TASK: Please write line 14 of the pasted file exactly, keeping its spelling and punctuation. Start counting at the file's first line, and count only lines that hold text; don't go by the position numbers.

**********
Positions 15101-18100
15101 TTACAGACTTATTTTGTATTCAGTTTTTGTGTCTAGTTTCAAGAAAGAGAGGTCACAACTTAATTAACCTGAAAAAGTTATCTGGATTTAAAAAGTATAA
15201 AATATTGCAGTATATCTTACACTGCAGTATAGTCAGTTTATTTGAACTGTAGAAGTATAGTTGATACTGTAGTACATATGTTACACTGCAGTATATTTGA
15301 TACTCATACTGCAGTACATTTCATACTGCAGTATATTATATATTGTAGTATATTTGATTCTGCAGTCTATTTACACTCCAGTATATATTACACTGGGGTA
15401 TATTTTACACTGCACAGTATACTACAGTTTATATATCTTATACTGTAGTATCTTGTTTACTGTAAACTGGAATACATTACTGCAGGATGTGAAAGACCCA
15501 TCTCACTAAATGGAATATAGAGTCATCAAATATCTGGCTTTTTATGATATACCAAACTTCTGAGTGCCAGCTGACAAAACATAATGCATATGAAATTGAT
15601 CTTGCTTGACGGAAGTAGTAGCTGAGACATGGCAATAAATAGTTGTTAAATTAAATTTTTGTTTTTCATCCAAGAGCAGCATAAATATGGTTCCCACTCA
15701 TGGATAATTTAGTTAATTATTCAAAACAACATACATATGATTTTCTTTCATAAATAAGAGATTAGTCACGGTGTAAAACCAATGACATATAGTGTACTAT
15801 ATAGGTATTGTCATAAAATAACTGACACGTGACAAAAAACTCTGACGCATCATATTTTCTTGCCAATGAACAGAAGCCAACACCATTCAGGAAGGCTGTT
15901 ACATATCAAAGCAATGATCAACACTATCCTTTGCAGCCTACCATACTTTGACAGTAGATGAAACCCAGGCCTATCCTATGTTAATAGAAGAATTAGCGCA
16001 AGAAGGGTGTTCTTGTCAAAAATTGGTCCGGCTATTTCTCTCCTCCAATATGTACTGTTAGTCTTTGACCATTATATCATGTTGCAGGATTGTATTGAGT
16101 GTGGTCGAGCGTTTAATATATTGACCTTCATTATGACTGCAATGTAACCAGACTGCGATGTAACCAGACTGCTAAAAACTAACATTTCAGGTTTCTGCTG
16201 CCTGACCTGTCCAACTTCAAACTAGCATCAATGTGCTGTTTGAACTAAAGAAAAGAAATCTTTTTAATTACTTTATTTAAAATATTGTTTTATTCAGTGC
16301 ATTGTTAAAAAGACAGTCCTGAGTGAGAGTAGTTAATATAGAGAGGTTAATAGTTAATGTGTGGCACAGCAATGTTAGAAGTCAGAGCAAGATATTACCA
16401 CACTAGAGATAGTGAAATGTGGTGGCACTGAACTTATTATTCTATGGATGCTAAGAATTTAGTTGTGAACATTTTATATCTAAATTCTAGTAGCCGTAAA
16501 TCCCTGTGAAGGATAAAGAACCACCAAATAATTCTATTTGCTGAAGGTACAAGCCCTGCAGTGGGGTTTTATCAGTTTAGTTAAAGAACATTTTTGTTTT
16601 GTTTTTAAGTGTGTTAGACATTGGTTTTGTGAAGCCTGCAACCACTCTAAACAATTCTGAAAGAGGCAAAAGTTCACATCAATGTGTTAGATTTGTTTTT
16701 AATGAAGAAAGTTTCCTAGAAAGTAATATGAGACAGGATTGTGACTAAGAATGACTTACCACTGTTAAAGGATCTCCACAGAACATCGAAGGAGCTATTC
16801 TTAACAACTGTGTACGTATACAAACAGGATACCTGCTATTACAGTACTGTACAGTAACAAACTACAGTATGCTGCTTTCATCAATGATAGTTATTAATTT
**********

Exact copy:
16301 ATTGTTAAAAAGACAGTCCTGAGTGAGAGTAGTTAATATAGAGAGGTTAATAGTTAATGTGTGGCACAGCAATGTTAGAAGTCAGAGCAAGATATTACCA